> don't have closing tags (they rely on line ends). Not all fields appear
> in all records, but they do adhere to a defined sequence.
>
> My initial passes into Python have been very unfocused (a scatter gun of
> too many possible directions, yielding very messy results), so I'm
> asking for some suggestions, or algorithms (possibly even examples)that
> may help me focus.
>
> I'm not asking anyone to write my code, just to nudge me toward a more
> disciplined approach to a common task, and I promise to put in the
> effort to understand the underlying fundamentals.


A name that is often thrown around on this list for this kind of
question is pyparsing. Now, I don't know anything about it myself, but
it may be worth looking into.

Otherwise, if you say it's similar to XML, you might want to take a cue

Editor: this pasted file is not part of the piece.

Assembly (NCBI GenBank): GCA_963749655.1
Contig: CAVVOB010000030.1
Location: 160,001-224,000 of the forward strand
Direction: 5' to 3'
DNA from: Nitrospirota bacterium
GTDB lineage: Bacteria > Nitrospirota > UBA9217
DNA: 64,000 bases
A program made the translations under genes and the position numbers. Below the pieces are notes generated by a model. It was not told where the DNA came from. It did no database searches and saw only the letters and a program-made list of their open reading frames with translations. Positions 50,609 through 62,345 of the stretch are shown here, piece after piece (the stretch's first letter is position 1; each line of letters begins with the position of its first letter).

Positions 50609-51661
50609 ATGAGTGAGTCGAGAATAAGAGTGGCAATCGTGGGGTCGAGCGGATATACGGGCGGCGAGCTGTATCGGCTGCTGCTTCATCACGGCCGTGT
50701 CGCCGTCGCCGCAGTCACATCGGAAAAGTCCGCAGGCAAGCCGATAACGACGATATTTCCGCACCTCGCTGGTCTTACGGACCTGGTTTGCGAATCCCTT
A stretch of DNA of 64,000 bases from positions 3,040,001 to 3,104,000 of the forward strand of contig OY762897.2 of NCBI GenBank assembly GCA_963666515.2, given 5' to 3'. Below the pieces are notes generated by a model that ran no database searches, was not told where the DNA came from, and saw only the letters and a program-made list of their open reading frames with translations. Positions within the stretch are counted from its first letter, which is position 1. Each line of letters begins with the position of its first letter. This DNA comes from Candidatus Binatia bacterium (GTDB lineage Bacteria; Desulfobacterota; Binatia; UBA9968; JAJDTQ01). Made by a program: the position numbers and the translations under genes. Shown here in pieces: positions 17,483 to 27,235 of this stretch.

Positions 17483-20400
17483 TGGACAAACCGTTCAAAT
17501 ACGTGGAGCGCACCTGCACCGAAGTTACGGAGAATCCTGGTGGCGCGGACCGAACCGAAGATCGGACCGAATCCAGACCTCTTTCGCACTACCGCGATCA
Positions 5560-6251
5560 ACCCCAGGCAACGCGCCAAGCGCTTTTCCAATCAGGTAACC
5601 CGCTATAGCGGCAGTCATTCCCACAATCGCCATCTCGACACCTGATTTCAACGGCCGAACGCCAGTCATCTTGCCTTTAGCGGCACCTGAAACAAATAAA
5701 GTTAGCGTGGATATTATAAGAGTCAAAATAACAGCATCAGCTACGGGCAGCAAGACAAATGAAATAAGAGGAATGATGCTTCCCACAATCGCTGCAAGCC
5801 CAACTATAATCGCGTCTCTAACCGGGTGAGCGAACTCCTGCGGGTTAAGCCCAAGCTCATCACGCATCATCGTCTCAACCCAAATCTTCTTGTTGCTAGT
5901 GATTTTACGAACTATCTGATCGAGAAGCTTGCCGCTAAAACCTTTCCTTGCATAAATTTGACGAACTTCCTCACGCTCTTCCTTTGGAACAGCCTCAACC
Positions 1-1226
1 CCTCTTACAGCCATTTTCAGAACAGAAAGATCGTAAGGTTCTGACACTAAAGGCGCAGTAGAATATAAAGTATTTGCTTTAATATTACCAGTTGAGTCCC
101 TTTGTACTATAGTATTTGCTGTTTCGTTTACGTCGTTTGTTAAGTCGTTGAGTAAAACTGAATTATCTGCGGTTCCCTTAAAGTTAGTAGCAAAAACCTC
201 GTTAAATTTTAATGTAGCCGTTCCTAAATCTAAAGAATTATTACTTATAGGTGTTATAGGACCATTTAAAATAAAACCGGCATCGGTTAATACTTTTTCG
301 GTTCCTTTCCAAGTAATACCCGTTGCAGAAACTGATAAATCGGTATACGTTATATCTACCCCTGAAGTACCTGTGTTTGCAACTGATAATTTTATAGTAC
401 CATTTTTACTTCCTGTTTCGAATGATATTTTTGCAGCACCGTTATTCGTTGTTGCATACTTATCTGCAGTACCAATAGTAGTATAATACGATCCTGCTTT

from XML processing when it comes to dealing with the file. You could
emulate the stream-based approach taken by SAX or eXpat - have methods
that handle the different events that can occur - for XML this is "start
tag", "end tag", "text node", "processing instruction", etc., in your
case, it might be "start/end record", "field data", etc. That way, you
could separate the code that keeps track of the current record, and how
the data fits together to make an object structure, and the parsing
code, that knows how to convert a line of data into something meaningful.

Thomas
 
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Waldek M.
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      08-30-2011
On Mon, 29 Aug 2011 23:05:23 +0200, Thomas Jollans wrote:
> A name that is often thrown around on this list for this kind of
> question is pyparsing. Now, I don't know anything about it myself, but
> it may be worth looking into.


Definitely. I did use it and even though it's not perfect - it's very
useful indeed. Due to it's nature it is not a demon of speed when parsing
complex and big structures, so you might want to keep it in mind.